Australia's $500 billion pool of home loans potentially underpinned by fake customer information – so-called liar loans – will be front and centre as the banking royal commission begins this week.
Witnesses from National Australia Bank and Commonwealth Bank of Australia and its wholly owned Aussie Home Loans division will be hauled before the royal commission to answer questions about the sale of mortgages by in-house and external home loan brokers.
Late on Monday, the commission revealed three witnesses will be called to give evidence on Tuesday including two senior NAB executives, executive general manager consumer loans Angus Gilfillan and Anthony Waldron, the bank's executive general manager growth partnerships – an area of the bank that takes care of broker relationships.
Karen Cox, the coordinator of advocacy group Financial Rights Legal Centre, will also be called to give evidence at the royal commission on Tuesday.
The industry has been racked by scandals in recent years after it emerged brokers have been driving up their sales of home loans by using applications that included either fake payslips or other fake information to get their clients loans.
“Liar loans” have emerged as a serious issue in the Australian banking industry with around a third of people admitting in a survey they had not been accurate about their financial position when applying for a mortgage. According to an estimate respected banking analyst Jon Mott from UBS that equates one third - or $500 billion - of Australia’s $1.5 trillion residential mortgage book.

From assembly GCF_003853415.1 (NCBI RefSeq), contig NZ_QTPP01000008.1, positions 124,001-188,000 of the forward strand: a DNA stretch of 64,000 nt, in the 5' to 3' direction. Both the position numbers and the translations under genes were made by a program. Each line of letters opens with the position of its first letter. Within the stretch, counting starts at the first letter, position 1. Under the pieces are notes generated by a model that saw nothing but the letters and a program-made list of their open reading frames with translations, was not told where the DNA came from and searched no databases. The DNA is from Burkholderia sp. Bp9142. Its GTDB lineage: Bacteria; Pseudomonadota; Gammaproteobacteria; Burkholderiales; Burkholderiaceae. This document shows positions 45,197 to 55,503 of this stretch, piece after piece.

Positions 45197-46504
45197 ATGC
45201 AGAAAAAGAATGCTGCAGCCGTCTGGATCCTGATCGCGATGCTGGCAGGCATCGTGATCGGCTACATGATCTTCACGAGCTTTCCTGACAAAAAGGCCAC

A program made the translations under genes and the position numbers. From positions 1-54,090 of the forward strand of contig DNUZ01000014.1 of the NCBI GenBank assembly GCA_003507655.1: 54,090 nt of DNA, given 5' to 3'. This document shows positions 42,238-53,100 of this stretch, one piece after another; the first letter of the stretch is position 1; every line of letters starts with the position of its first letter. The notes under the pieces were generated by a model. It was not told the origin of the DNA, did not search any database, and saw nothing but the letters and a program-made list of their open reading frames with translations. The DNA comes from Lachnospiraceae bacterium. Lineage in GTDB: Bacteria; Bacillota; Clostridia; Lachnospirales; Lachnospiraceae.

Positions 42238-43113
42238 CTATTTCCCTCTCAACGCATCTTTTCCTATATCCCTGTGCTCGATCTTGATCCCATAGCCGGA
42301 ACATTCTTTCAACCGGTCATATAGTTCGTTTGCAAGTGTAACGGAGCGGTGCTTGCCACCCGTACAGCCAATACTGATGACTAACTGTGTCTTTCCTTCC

One of the first topics on Commissioner Kenneth Hayne’s list this week will be the examination of NAB's program of paying "introducers" - people outside the bank who collect a fee for referring a customer.
NAB revealed in late 2017 that it had sacked 20 employees and disciplined a further 32 staff for breaching its lending policies when issuing 2300 home loans to mostly foreign buyers of Australian property.
Sources said the bank had put in a range of changes to improve its handling and processing of home loans.
It’s not the first time NAB has run into issues with dubious home loans.
In 2007, the NAB sued one of its former staff members and an external home loan broker for allegedly fraudulently borrowing $22.7 million from the bank so that hundreds of people could obtain permanent residency and home loans.
That same eternal home loan broker was later linked to an $170 million alleged home loan fraud in 2015 where a team of external brokers drew up more than 600 home loans using doctored payslips through 12 different banks including CBA and NAB.
CBA mobile lender Andrew Cameron was charged last year over his alleged involvement in the fraud.
In 2016, two other mobile lenders employed by the CBA were implicated in an alleged $76 million fraud by two Melbourne commercial property developers.
However, it is believed the $170 million alleged fraud, thought to be Australia’s largest ever home loan fraud, will not be canvassed by the royal commission as Mr Cameron is still before the courts.
The commission will also look at "fraudulent brokers" within CBA-owned Aussie Home Loans, after the corporate watchdog banned several Aussie brokers in recent years for submitting false or misleading documents.
Again, in some instances this included falsified payslips that indicated the borrower had a large income than they actually did. Some of those applications were for loans from outside the CBA, including loans from ANZ, NAB and Westpac.This article was first published by https://www.smh.com.auAuthor: Sarah Danckert